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  • Wednesday, July, 2021| Today's Market | Current Time: 04:07:36
  • The return of non-essential shops and its effect on the economy

    Published on June 18, 2021

    As the UK continues along the steps of the government’s roadmap, the nation has recently seen non-essential businesses and indoor hospitality reopen in an attempt to boost the economy. In terms of forex trading, the price movements of the British pound (GBP) can reflect a number of fundamental factors, but arguably the most important is the economic growth of the country.

    The forward trajectory of the economy is therefore heavily reliant on businesses and consumer confidence, and will influence the spending and investing of those partaking in online forex trading.

    Macroeconomic data is also important for speculating on the likely price movements of currencies, as interest, inflation and employment rates, as well as the gross domestic product (GDP) are all factors that contribute towards the strength of the economy. Again, these rates will be influenced by the sectors that have recently reopened, such as non-essential shops and hospitality, as the UK recovers from the effects of the coronavirus pandemic.

    Investors looking to take a position on the forex market will certainly be analysing the reaction and market sentiment towards the steps being taken on the government roadmap, as well as regularly considering the events plotted on an economic calendar to predict the value of relevant currency pairs.

    The non-essential retail sector

    According to the Organisation for Economic Co-operation and Development (OECD), the retail sector is a huge part of the economy, not only for the UK, but across all of the 38 countries it represents. The organisation’s data states that this sector alone accounts for on average 5% of GDP, and employs one in 12 workers. Therefore, the reopening of the retail sector was paramount in the necessary recovery of the economy.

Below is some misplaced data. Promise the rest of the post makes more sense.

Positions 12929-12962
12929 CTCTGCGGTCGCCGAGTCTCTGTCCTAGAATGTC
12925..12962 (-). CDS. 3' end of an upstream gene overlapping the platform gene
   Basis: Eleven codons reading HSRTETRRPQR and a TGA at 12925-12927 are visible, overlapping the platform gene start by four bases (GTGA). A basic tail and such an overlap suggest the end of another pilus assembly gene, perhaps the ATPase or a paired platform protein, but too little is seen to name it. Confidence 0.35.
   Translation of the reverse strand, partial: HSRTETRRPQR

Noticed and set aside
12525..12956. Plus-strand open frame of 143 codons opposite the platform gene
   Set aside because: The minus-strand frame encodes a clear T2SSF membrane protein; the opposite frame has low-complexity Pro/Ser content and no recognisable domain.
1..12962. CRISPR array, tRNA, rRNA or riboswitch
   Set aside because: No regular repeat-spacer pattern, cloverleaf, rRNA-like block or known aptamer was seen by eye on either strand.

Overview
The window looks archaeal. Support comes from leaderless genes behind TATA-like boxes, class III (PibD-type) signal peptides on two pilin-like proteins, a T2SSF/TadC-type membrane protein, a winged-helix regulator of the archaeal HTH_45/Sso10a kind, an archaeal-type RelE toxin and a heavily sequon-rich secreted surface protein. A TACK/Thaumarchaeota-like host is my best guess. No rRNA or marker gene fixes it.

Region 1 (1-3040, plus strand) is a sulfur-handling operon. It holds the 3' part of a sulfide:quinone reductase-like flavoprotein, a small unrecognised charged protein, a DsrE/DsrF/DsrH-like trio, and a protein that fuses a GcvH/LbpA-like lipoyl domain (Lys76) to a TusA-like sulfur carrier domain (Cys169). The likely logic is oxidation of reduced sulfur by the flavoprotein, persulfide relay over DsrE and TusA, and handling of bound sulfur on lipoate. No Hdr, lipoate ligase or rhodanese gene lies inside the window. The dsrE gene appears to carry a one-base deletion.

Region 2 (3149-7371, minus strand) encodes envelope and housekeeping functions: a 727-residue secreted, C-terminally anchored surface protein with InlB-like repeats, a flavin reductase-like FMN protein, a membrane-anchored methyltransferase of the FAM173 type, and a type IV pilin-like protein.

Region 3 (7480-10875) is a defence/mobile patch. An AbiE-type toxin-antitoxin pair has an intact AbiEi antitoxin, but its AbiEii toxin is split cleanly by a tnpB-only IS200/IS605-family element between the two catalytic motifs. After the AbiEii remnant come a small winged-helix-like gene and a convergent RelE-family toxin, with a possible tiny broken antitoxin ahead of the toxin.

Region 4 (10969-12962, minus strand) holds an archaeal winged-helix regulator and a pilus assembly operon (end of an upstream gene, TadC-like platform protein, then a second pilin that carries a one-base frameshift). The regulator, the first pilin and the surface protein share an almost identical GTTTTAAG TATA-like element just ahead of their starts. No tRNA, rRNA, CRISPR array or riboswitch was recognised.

The impact of the coronavirus pandemic, and the implementation of lockdowns, meant that there was also a rift between businesses that were classed as essential and non-essential. Those classed as non-essential were stores that were related to:

    Luxury goods

    Home appliances

    Home furnishings

    Luggage and travel accessories


    Gifts and special event items

    However, as of April 2021, the UK saw the reopening of non-essential retail, including personal care premises such as hairdressers and nail salons — which was joyfully welcomed after several lockdowns. This showed promise for the recovery of the nation, with economists predicting that the rest of year will bode well for the strength of the economy — more so than previously expected — and so will generate further interest in trading in Sterling.

    This coincides with further data from the OECD, which states that the growth of the UK economy is speculated to be the fastest among the largest and richest countries. The organisation predicts that the UK economy is likely to grow by 7.2% in 2021, which has increased from its previous prediction of 5.1%.

    Delayed lifting of COVID restrictions

    Despite the fact that businesses have been able to re-open within the steps set out by the government’s roadmap, the value of the pound is still influenced by the end goal date of 21st June. This date in the roadmap was initially set to be the final lifting of all restrictions in the UK. However, there is speculation that this date will be delayed further, in order to counteract any further lockdown situations and ensure that the return to normality will be irreversible.

    As a result of this implied delay of the final stage of the roadmap, at the time of writing, the value of the pound has come under some pressure. The pound to euro (GBP/EUR) exchange rates were trading at 1.1615, which was down by 0.20%. The pound to dollar (GBP/USD) currency pair also saw a fall in value, currently trading at 1.4123, at the time of writing. 

    However, it’s not just the reopening of the economy that influences the sentiment around the currency market though, as factors such as the low rates of infection and a strong vaccination programme, will also count towards the boost in economy. Therefore, experts expect that the pound can still rise in value on the forex market, even with the uncertainty surrounding the government’s roadmap.